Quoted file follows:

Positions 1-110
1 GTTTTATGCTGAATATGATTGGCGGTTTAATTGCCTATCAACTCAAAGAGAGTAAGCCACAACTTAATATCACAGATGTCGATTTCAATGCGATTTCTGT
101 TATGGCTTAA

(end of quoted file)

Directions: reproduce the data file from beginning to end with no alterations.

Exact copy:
Positions 1-110
1 GTTTTATGCTGAATATGATTGGCGGTTTAATTGCCTATCAACTCAAAGAGAGTAAGCCACAACTTAATATCACAGATGTCGATTTCAATGCGATTTCTGT
101 TATGGCTTAA